A major study by the Federal Communications Commission (FCC) has shown that 93 million Americans do not have broadband at home, and that cost is the major sticking point.
The study of over 5,000 people found that 36 per cent do not have a high-speed connection because of the high price, nearly a quarter felt they lacked the digital skills to use it, and one in 10 cited fear of fraud.
"We need to tackle the challenge of connecting 93 million Americans to our broadband future," said FCC chairman Julius Genachowski.
"In the 21st century, a digital divide is an opportunity divide. To bolster American competitiveness abroad, and create the jobs of the future here at home, we need to make sure that all Americans have the skills and means to fully participate in the digital economy."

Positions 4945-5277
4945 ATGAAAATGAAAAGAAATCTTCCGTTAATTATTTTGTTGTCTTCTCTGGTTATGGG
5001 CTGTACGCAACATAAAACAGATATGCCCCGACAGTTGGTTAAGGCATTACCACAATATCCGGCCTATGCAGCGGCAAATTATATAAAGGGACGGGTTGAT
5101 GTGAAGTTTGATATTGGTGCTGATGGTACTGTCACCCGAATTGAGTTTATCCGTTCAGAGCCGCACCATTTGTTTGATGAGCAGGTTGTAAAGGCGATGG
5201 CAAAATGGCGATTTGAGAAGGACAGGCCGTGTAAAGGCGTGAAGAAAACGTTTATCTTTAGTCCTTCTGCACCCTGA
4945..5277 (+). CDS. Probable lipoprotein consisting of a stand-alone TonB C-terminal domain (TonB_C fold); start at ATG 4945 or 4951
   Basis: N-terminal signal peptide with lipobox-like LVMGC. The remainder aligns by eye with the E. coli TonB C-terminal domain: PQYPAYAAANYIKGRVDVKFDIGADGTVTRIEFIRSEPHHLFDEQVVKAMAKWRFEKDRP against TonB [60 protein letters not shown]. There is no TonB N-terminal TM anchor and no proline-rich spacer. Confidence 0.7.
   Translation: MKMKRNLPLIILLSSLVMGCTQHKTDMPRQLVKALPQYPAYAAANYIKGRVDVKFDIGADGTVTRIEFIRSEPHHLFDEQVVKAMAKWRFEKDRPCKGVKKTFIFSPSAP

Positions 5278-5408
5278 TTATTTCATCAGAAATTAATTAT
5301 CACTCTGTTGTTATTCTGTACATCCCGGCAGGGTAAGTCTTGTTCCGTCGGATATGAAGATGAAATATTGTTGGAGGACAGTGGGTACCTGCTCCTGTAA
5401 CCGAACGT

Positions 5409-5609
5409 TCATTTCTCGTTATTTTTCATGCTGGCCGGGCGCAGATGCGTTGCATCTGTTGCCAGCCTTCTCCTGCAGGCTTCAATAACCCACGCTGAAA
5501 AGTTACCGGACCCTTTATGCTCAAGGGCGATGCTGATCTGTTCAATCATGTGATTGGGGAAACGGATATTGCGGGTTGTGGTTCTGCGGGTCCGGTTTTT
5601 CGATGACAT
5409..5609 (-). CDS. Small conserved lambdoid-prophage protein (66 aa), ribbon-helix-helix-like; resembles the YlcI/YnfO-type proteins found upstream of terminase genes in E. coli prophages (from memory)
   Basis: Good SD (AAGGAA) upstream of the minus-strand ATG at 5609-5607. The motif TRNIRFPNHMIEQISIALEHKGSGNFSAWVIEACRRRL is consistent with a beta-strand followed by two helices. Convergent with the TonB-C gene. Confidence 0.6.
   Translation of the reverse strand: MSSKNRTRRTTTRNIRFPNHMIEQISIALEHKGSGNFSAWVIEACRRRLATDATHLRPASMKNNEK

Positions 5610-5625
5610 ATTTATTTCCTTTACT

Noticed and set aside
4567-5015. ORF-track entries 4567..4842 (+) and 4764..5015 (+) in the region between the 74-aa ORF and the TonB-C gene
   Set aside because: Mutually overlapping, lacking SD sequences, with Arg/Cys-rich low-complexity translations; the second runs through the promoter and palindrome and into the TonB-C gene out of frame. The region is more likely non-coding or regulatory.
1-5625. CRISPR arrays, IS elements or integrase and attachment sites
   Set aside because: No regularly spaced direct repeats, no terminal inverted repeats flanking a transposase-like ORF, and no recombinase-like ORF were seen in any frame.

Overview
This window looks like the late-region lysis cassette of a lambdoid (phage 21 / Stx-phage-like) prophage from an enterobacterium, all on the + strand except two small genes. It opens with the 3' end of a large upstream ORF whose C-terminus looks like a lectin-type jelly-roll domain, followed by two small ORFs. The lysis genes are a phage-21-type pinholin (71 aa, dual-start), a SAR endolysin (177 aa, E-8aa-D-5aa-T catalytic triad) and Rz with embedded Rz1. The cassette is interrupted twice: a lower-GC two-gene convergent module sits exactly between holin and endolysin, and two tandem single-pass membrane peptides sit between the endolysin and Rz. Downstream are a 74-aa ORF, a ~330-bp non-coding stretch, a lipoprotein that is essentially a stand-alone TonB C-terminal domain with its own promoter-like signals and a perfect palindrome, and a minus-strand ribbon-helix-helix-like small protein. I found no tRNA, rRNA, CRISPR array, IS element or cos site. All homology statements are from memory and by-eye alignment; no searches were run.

The FCC is currently preparing a National Broadband Plan to wire up the US for the next generation of internet connectivity. The plan will be released in March.
"It is no surprise to find that high-speed internet access is too expensive, and that the high price is keeping people from going online," said Gigi B. Sohn, president and co-founder of US think-tank Public Knowledge.
"The best cure for high prices is vigorous competition. The FCC should make certain that it includes provisions in its National Broadband Plan to create the competition that will bring down prices and produce better services for all Americans."
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